Exciting News!

datePosted on 20:50, May 4th, 2022

See the remains of the nave of Hyde’s medieval abbey

at 6 King Alfred Place on Saturday, May 7 – 10am to 4pm

Despite being the burial place of Alfred the Great, the nave of the huge church under the gardens of Hyde has never been found. Over 80 metres long, it has remained hidden beneath the houses, gardens and roads in Hyde. Last week’s Hyde900 dig has now located the north wall of the church for the first time – only some 80cm below the garden of 6 King Alfred Place. The final phase of excavation will take place Saturday so those visiting in the morning may have the opportunity to see an expert archaeologist at work.

The beakhead being exhibited by David Ashby, dig archaeological consultant

By kind permission of householders Paul and Kat McCulloch, Hyde900 has organised a rare opportunity for those interested in the abbey not only to view what remains of one of the walls of this church, but also see some of the finds – including an amazing “beakhead” ornament which probably adorned the west doorway of the church.

Paul and Kat had already had their garden explored at the 2020 Hyde900 Community Dig, but no remains of the abbey were found other from demolition materials left over after the destruction of the abbey. However, last year’s dig in no less that four other gardens in the vicinity, together the information from the University of Winchester’s ground penetrating radar survey done by David Ashby, indicated that the dig in Paul and Kat’s garden missed the north wall of the nave by only two or three metres. Talking the results over with them, Hyde900 jumped at the offer that we could once again trash their garden again – but to avoid Kat’s peony!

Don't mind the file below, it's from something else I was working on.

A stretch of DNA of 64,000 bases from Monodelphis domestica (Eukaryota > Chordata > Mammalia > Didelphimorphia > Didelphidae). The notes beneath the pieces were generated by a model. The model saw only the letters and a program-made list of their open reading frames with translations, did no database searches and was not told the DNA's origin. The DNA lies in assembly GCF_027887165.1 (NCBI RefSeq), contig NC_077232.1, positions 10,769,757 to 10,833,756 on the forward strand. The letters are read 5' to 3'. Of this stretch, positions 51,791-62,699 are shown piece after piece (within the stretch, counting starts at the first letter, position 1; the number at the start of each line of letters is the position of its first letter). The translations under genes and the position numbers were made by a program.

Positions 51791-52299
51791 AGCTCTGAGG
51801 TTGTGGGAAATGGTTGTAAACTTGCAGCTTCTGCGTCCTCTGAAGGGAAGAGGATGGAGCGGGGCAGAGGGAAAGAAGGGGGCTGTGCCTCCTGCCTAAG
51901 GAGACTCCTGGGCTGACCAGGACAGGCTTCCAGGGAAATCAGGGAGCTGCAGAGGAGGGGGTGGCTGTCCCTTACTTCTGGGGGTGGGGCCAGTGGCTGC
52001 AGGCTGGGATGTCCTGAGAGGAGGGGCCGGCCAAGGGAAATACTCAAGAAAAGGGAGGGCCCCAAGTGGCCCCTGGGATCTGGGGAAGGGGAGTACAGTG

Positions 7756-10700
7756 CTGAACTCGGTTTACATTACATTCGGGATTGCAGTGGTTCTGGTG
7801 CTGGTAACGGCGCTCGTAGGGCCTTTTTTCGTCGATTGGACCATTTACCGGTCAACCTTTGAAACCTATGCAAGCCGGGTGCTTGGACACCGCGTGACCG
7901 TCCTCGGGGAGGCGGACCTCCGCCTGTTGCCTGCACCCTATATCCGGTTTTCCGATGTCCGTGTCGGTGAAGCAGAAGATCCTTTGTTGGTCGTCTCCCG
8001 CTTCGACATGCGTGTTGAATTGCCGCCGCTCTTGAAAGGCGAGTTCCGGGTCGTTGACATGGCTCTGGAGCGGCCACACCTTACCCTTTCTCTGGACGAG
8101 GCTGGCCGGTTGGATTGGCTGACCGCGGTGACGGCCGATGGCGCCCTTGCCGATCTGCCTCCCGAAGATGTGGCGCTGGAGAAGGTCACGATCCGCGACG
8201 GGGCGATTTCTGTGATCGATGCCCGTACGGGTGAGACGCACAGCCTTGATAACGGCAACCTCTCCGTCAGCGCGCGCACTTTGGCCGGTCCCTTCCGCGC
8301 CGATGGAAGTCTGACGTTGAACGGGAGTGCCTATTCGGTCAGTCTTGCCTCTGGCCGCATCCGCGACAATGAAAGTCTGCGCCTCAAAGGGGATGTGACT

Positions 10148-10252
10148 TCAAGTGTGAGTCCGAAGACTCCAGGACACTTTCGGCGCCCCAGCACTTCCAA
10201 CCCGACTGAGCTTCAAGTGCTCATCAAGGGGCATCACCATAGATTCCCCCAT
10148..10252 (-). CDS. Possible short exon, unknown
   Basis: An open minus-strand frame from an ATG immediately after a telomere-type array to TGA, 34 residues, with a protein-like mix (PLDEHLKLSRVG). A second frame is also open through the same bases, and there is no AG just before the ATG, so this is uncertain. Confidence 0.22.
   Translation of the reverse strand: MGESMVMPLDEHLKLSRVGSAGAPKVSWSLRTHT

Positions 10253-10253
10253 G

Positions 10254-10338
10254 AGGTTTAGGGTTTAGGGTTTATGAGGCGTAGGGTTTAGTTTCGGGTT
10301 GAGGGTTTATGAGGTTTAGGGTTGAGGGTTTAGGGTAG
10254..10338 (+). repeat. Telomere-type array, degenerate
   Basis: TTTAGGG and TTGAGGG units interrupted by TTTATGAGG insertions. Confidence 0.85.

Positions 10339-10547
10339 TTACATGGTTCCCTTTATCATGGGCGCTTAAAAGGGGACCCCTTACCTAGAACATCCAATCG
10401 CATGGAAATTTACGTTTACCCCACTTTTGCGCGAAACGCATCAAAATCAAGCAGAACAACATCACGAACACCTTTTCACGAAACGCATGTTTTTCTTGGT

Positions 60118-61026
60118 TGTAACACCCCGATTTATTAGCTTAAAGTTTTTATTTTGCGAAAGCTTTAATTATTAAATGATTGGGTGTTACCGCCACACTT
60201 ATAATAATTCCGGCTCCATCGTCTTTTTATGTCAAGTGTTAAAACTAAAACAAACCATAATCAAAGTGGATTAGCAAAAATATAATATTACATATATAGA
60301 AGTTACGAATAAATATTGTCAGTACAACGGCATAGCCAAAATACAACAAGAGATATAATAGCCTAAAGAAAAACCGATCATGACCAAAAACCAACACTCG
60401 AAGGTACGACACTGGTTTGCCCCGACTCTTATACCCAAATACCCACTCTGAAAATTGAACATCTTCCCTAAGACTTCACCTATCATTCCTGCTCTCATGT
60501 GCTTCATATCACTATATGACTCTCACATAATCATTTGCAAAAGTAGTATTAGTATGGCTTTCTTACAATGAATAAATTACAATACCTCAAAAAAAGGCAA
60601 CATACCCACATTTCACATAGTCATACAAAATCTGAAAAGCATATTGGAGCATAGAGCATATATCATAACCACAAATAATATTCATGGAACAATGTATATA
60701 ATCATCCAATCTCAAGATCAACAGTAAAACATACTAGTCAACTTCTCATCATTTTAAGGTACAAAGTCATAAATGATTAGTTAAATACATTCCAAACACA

The scale of the dig – limited to one trench and with the likelihood that any remains would be at least 1.5 metres below the grass – dictated that it should be dug by some of Hyde900’s experienced volunteers.

After an early find of a Morris Minor bumper and plenty of demolition rubble left over from the Bridewell, the prison built in 1793 over the site of the church, the team were delighted to see the remains of the core of a medieval wall – amazingly only 80cm below ground level.  Further digging revealed the remains of a huge foundation for what can only be the north wall of the church, no less than 2.8 metres in width. Most stonework had been robbed for reuse – much can be seen in walls around Hyde and further afield – but with floor surfaces to the south, and some intact facing stone to the north, the exact location of the nave has been established. All the detail well be able to be seen by visitors on Saturday.

The results of the dig enabled the Hyde900 expert cartographer Dave Stewart to redraw the north wall abbey church with certainty – but the west end is perhaps for the next annual Hyde900bCommunity dig scheduled for 18 to 21 August. You can register your interest in taking part HERE

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